Last week CEDIA unveiled the finalists for 2016’s Best New Product award. As in years past many of these finalists represent high-end, integrator-focused offerings. From an in-ceiling drop down TV lift, to a $15k laser projector, and an ultra high-end theater speaker array, many of the products up for the award serve a segment of the home technology market where budgets take a back seat to performance. However, the product mix in this year’s finalist list also includes a number of low-cost products aimed squarely at the mainstream consumer. Amazon Echo, the Eero WiFi System, Lutron’s Connect Bridge, and the Sonos Play:5 are a handful of the most obvious examples.
Amazon and Lutron represent DIY at CEDIA.
The presence of such products in the contest should come as no surprise to anyone who has been paying attention to the evolution of our channel. The CEDIA show floor has been comprised of an increasing number of DIY products over the last couple of years. CEDIA’s recently announced selection of Amazon’s director of Alexa Smart Home Charlie Kindel to give the Friday morning keynote is a solid indication that the organization is unapologetic about this new reality. It’s a wise move.
Throughout my years of work as a home tech pro, podcaster, and part-time writer, I’ve had the opportunity to correspond with more than my share of industry peers. I know many that are put off by the DIY convergence taking place at CEDIA. The train of thought amongst this faction is that DIY products have no place on the show floor. Some trepidation is natural. After all, these consumer-focused offerings do represent a direct threat to the healthy product margins that have allowed many companies in our industry to thrive.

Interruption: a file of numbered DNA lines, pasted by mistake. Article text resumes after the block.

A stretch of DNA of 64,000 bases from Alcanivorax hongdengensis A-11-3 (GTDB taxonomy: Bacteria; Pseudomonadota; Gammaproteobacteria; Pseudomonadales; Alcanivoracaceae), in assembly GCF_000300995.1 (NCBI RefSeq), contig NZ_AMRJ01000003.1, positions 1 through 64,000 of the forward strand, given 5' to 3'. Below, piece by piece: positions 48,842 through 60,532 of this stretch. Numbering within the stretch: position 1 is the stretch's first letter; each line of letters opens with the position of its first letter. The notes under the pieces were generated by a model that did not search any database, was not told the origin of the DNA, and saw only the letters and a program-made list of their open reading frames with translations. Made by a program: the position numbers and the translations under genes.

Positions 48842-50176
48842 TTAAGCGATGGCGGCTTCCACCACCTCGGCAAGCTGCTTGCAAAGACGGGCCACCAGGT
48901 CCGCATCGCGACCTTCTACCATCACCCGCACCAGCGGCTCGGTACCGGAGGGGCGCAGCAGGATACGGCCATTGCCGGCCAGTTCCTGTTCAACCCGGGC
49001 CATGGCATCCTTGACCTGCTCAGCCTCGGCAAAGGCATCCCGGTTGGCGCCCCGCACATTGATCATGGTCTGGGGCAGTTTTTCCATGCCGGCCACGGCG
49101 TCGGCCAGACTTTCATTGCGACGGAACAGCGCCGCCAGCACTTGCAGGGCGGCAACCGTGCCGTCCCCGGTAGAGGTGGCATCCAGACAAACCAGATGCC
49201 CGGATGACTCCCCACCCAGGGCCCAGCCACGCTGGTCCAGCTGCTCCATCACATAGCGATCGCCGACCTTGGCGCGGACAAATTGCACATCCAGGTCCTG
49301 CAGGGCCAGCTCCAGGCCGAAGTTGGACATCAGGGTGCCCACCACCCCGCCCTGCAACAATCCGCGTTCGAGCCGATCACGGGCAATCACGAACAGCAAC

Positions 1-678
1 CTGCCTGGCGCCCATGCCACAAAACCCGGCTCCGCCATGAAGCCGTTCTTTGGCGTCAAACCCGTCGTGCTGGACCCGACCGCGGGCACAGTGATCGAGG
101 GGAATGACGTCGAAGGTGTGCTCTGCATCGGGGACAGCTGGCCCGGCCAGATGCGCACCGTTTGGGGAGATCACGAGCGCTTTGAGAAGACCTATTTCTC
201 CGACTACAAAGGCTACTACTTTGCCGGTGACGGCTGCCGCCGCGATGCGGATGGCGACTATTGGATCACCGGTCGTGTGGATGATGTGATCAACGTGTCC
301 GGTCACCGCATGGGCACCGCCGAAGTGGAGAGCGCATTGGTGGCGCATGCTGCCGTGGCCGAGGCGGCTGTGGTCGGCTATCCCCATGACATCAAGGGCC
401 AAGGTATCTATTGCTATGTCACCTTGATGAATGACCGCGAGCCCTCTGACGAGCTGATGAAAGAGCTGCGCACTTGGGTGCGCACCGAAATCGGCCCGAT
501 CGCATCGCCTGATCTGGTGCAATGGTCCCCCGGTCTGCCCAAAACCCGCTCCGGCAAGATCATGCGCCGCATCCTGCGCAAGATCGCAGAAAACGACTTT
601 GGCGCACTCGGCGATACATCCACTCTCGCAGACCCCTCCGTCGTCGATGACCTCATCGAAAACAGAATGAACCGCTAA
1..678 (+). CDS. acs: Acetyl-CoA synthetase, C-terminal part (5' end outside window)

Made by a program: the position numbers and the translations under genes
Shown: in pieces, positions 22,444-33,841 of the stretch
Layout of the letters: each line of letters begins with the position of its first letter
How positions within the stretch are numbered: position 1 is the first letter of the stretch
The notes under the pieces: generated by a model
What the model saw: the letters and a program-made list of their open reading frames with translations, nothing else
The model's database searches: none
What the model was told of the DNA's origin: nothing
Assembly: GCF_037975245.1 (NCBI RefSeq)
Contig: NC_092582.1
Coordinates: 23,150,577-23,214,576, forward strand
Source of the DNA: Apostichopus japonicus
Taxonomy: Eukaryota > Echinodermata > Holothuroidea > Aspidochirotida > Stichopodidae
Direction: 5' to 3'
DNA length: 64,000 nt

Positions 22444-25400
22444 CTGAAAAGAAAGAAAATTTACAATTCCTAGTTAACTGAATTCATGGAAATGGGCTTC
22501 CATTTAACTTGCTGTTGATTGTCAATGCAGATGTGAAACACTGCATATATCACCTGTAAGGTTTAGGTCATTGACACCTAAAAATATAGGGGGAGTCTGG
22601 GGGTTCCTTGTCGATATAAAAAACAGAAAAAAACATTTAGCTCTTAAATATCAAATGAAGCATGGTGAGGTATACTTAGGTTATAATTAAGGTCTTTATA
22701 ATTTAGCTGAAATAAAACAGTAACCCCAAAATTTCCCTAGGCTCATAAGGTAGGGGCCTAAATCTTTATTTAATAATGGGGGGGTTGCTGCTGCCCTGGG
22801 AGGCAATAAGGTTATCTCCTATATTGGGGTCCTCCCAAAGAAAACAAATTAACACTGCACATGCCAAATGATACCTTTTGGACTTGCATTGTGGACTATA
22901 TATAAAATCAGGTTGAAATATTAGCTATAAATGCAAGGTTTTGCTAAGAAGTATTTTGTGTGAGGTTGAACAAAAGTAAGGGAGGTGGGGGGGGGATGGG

Zooming out from the one-week show in Dallas, however, it’s easy to see that the DIY convergence is more than a trade show phenomenon; it’s the new market reality. That this trend represents a threat to the status quo is undeniable. But as is the case with most threats, there are accompanying opportunities just waiting to be exploited.
Low cost and DIY-focused products are creating an unprecedented level of awareness and excitement about the smart home for end users, builders, and developers. Creating profitable business models around these low-cost products will not be easy. But home tech pros who get that formula right will be well positioned for the foreseeable future. Meeting this challenge will require us to adopt new tools, forge new connections, and define new ways of thinking about our value proposition. I can think of no better place to seek this inspiration than at our industry’s largest annual event.
CEDIA’s number one responsibility is to look out for the long-term business interests of its constituents. As the smart home DIY convergence continues its unstoppable advance, it is vital that the organization play an active role in helping the industry evolve to meet the challenges ahead. With that in mind, it’s hard to argue that CEDIA should not welcome DIY products to the trade show floor. In fact it would be negligent of them not to do it.